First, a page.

Breast cancer is the most common malignancy diagnosed in women, and the incidence of breast cancer is increasing every year. Obesity has been identified as one of the major risk factors for breast cancer progression. The mechanisms by which obesity contributes to breast cancer development is not yet understood; however, there are a few mechanisms counted as potential producers of breast cancer in obesity, including insulin resistance, chronic inflammation and inflammatory cytokines, adipokines, and sex hormones. Recent emerging evidence suggests that alterations in microRNA (miRNA) expressions are found in several diseases, including breast cancer and obesity; however, miRNA roles in obesity-linked breast cancer are beginning to unravel. miRNAs are thought to be potential noninvasive biomarkers for diagnosis and prognosis of cancer patients with comorbid conditions of obesity as well as therapeutic targets. Recent studies have evidenced that nutrients and other dietary factors protect against cancer and obesity through modulation of miRNA expressions. Herein, we summarize a comprehensive overview of up-to-date information related to miRNAs and their molecular targets involved in obesity-associated breast cancer. We also address the mechanisms by which dietary factors modulate miRNA expression and its protective roles in obesity-associated breast cancer. It is hoped that this review would provide new therapeutic strategies for the treatment of obesity-associated breast cancer to reduce the burden of breast cancer.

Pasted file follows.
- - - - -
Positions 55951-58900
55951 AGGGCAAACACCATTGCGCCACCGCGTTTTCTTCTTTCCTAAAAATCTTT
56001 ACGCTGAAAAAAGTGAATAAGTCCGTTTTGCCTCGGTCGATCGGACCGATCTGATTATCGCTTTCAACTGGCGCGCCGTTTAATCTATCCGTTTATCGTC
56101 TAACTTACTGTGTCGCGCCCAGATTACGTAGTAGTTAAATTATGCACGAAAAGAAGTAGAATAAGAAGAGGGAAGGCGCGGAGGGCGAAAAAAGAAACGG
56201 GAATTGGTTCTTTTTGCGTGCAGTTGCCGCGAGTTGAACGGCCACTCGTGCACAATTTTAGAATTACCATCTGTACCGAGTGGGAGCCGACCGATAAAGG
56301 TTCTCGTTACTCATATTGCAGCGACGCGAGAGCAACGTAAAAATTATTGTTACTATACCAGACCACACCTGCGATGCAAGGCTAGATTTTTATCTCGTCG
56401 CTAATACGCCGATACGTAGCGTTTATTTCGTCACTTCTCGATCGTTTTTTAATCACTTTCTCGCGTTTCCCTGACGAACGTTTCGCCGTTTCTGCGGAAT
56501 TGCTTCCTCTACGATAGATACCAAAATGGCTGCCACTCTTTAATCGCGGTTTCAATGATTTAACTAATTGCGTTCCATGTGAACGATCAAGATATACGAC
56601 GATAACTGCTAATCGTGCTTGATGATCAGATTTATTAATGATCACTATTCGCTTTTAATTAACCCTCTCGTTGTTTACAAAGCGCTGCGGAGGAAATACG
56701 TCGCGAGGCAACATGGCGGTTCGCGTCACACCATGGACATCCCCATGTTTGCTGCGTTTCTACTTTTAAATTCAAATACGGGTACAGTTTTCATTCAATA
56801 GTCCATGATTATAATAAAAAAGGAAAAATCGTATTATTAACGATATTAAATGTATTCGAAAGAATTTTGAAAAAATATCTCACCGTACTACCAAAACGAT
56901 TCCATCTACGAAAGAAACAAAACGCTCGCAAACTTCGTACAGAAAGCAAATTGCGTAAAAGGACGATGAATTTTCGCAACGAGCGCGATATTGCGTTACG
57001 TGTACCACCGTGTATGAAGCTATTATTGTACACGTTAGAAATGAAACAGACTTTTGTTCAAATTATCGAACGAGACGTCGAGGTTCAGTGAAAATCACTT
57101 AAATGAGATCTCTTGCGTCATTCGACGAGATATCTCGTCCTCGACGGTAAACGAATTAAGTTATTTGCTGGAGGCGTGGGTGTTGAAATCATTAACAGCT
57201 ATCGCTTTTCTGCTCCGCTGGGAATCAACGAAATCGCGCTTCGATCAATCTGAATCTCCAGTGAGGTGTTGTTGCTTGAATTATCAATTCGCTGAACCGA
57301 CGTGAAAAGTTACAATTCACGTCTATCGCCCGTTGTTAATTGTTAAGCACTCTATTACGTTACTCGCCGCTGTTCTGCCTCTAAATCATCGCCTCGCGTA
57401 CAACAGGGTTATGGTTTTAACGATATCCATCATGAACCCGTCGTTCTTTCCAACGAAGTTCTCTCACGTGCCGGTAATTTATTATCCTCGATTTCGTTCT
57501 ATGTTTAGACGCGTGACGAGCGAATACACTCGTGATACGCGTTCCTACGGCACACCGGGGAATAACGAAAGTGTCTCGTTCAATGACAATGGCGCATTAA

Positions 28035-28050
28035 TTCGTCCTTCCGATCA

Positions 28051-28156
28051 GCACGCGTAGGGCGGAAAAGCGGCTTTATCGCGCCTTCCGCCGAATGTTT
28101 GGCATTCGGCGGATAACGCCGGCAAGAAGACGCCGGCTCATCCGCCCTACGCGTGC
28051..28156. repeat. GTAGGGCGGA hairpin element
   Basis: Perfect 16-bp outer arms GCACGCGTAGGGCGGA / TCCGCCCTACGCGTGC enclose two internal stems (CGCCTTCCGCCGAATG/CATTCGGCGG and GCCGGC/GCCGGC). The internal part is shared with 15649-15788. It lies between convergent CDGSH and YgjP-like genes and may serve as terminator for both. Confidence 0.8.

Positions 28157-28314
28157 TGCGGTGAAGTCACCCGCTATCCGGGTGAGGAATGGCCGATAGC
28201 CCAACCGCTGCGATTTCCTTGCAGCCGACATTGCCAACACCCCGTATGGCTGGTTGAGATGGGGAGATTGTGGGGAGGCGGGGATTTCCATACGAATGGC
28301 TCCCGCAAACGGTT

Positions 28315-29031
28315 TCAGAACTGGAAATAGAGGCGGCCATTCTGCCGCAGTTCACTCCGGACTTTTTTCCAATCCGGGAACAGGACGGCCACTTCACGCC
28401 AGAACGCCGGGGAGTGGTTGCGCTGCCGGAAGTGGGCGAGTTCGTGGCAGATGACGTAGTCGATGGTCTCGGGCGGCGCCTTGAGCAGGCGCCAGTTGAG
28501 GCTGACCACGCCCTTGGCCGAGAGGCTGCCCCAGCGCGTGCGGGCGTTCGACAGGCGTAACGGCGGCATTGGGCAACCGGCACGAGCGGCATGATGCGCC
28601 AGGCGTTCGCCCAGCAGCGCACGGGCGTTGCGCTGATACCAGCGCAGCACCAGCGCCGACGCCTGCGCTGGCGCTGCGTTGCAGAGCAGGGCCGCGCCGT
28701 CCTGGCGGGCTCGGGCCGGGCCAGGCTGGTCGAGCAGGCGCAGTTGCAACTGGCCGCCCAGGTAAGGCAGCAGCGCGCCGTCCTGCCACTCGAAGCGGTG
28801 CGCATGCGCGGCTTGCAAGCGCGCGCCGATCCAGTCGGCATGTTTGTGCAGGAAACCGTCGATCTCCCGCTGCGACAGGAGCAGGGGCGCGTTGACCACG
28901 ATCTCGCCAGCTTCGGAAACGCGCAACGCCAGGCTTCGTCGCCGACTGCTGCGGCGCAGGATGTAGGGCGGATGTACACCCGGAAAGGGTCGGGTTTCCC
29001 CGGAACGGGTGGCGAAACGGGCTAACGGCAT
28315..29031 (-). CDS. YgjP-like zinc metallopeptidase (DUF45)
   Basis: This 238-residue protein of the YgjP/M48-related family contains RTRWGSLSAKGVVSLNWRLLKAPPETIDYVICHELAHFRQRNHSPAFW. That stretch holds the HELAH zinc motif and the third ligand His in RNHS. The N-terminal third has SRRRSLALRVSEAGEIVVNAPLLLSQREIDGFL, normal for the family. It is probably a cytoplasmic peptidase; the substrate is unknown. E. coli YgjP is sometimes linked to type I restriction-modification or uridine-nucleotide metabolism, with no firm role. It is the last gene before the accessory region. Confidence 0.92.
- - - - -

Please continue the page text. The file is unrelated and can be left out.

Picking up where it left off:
The centromere is a genomic locus required for the segregation of the chromosomes during cell division. This chromosomal region together with pericentromeres has been found to be susceptible to damage, and thus the perturbation of the centromere could lead to the development of aneuploidic events. Metabolic abnormalities that underlie the generation of cancer include inflammation, oxidative stress, cell cycle deregulation, and numerous others. The micronucleus assay, an early clinical marker of cancer, has been shown to provide a reliable measure of genotoxic damage that may signal cancer initiation. In the current review, we will discuss the events that lead to micronucleus formation and centromeric and pericentromeric chromatin instability, as well transcripts emanating from these regions, which were previously thought to be inactive. Studies were selected in PubMed if they reported the effects of nutritional status (macro- and micronutrients) or environmental toxicant exposure on micronucleus frequency or any other chromosomal abnormality in humans, animals, or cell models. Mounting evidence from epidemiologic, environmental, and nutritional studies provides a novel perspective on the origination of aneuploidic events. Although substantial evidence exists describing the role that nutritional status and environmental toxicants have on the generation of micronuclei and other nuclear aberrations, limited information is available to describe the importance of macro- and micronutrients on centromeric and pericentromeric chromatin stability. Moving forward, studies that specifically address the direct link between nutritional status, excess, or deficiency and the epigenetic regulation of the centromere will provide much needed insight into the nutritional and environmental regulation of this chromosomal region and the initiation of aneuploidy.